Activision has confirmed that all its core studios are now working on the Call of Duty franchise.
The publisher revealed the latest premium entry in the blockbuster series, Call of Duty: Vanguard, on Thursday, when it said eight of its 10 core studios are contributing to the upcoming game or the free-to-play Warzone.
Development of Vanguard is led by Sledgehammer Games, with Treyarch handling Zombies and Raven leading Warzone. Additional development support across the two games is coming from Beenox, Demonware, High Moon Studios, Activision Shanghai, and Toys for Bob.
And earlier this month Activision announced the formation on an internal mobile studio, which is currently working a new entry in the Call of Duty series, with support from Beenox and Shanghai.
While all of Activision’s core studios are now working on Call of Duty, as first reported by VGC earlier this year, it doesn’t rule out them working on other projects too.
When Toys For Bob confirmed in April that it would be supporting the development of Warzone, Activision said the studio would continue working on Crash Bandicoot 4 too, and this week Sledgehammer suggested it could look beyond Call of Duty for future games.
Activision claimed in April that over 400 million Call of Duty premium games had been sold since the first one released in October 2003. The franchise had generated “life to date consumer spending of around $27 billion”, it also said in February.
“From the start of 2020 through the end of next year, we intend to hire more than 2,000 developers,” CEO Bobby Kotick said in May.
“We plan to triple the size of certain franchise teams compared to those team sizes in 2019 and we have aggressive hiring plans around the world, including new studios or major expansion in Poland, China, Australia, and Canada.”
VGC analysis published in July highlighted the extent of Raven’s recent Warzone recruitment drive, suggesting the studio has hired over 100 staff in less than a year, with at least 40 more roles still set to be filled.
While Call of Duty previously operated on a three-year, three-studio (Infinity Ward, Treyarch and Sledgehammer) development cycle, development of the series has become a more complex and collaborative process in recent years.
The shift to a games as a service model, and the release of battle royale game Warzone, which has attracted over 100 million players, have played a significant role in this, Sledgehammer studio head Aaron Halon told VentureBeat in an interview published this week.
“You said it there. And as developers, for us it’s been an amazing opportunity,” he said. “With Warzone, that’s been great for developers, great for creativity. It’s allowed us to focus on supporting — the franchise, for me, is changing, and I think that’s a good thing. It’s a good thing for players. It’s been great for our studio, our culture.”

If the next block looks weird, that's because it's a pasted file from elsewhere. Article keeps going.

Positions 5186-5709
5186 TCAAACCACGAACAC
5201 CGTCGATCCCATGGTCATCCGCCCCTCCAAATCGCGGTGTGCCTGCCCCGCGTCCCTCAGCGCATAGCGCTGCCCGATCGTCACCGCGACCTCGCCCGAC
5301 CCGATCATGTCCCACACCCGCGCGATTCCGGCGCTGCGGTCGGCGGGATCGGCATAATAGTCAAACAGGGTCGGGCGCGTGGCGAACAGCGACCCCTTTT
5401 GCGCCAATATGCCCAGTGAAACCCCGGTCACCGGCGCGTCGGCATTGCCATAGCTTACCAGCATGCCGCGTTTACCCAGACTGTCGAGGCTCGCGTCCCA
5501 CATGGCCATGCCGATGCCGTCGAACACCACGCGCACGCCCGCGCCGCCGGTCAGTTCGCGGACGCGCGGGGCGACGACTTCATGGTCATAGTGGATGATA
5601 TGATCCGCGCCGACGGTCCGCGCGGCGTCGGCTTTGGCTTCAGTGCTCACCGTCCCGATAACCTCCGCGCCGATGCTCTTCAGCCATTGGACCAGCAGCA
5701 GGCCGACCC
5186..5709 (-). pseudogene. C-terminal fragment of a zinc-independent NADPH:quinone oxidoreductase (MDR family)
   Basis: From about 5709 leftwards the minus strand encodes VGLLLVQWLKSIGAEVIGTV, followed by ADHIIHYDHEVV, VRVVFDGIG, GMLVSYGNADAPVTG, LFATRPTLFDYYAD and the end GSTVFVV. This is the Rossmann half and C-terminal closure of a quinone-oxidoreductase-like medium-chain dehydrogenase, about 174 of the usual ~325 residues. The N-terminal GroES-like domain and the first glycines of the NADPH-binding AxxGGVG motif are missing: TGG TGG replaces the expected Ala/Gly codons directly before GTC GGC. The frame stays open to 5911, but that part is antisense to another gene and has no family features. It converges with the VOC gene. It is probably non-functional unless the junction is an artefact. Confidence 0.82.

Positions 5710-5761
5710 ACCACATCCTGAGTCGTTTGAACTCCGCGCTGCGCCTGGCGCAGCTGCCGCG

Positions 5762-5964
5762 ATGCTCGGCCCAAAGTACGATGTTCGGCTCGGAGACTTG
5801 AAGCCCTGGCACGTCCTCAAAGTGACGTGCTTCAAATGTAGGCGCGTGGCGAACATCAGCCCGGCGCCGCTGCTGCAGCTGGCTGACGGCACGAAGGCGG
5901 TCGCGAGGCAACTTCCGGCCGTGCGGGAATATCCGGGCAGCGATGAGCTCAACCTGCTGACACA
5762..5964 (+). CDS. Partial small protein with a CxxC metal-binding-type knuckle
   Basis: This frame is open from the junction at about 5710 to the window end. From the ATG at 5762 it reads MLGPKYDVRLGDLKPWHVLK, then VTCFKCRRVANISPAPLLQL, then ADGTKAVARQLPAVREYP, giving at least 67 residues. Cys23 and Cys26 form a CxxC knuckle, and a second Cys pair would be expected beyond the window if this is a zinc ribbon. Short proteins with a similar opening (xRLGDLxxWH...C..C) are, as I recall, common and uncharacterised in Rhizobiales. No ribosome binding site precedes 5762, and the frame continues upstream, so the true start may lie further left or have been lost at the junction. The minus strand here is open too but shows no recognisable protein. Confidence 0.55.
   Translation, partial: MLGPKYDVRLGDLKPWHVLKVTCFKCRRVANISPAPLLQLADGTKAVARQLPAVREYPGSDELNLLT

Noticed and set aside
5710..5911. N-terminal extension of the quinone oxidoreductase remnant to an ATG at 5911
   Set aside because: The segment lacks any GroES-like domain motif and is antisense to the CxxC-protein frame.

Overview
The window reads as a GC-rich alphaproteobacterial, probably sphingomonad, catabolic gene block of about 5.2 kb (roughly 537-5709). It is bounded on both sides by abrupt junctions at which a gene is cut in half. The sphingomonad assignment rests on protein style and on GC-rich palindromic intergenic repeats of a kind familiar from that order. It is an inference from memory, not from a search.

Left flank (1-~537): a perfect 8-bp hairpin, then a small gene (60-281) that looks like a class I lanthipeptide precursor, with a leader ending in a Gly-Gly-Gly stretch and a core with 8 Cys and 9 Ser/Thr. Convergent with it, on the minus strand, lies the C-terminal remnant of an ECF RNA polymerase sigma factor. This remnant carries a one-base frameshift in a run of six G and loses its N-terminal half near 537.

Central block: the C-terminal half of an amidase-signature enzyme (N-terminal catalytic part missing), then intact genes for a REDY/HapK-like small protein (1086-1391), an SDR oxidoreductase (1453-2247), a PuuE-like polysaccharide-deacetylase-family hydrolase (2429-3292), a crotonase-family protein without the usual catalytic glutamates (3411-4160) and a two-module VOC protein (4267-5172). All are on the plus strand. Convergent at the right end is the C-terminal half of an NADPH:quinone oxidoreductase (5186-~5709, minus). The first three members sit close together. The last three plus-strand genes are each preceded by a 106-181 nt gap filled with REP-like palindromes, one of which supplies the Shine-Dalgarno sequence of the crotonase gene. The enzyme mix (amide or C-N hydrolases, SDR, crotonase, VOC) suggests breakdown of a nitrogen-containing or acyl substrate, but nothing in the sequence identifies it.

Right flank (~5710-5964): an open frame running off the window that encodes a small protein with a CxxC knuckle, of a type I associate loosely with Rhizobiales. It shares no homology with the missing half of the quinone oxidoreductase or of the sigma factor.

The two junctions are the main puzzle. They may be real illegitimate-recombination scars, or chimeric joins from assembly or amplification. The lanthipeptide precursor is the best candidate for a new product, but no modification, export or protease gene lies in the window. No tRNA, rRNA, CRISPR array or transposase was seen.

Halon added: “Ever since Sledgehammer began in 2009, we’ve been working closely with Infinity Ward and Treyarch and Raven. We’ve all worked together since Sledgehammer was founded. That’s continued. I would say it’s probably — like any type of relationship, the longer we’re working together, that relationship has grown stronger.”
Sledgehammer chief operating officer Andy Wilson was also asked what the cultural differences are between the various Call of Duty studios.
“If you have one giant 2,000-plus team all in one place, it’s going to be a very homogenous culture,” he responded. “In terms of the way the different studios work together, we don’t have radically different cultures necessarily, but there are a lot of subtleties in there.
“Our priorities as a studio, our values as a studio — above all, we try to treat the team as adults. Transparency is important to us when we’re talking to the team. We’re open and honest with people. We have a culture of strong collaboration. That’s a necessity, because we do work with different locations. Collaboration and communicating respectfully and efficiently is important to us.”
Elsewhere in the VentureBeat interview, Halon addressed the lawsuit filed against Activision Blizzard by the California Department of Fair Employment and Housing in July, which accuses the company of failing to handle sexual harassment and discrimination complaints.
Perhaps in light of the lawsuit, the debut trailer for Call of Duty: Vanguard appeared to distance itself from Activision. While it highlights the game’s developers, it doesn’t feature the Activision logo at all, unlike last year’s Call of Duty announcement video, which prominently displayed the badge of its publisher.
The only mention of Activision in the Vanguard video is in the legally required copyright small print, suggesting the company is attempting to distance itself from its key brand during a period where its reputation has been severely tarnished by numerous allegations of wrongdoing.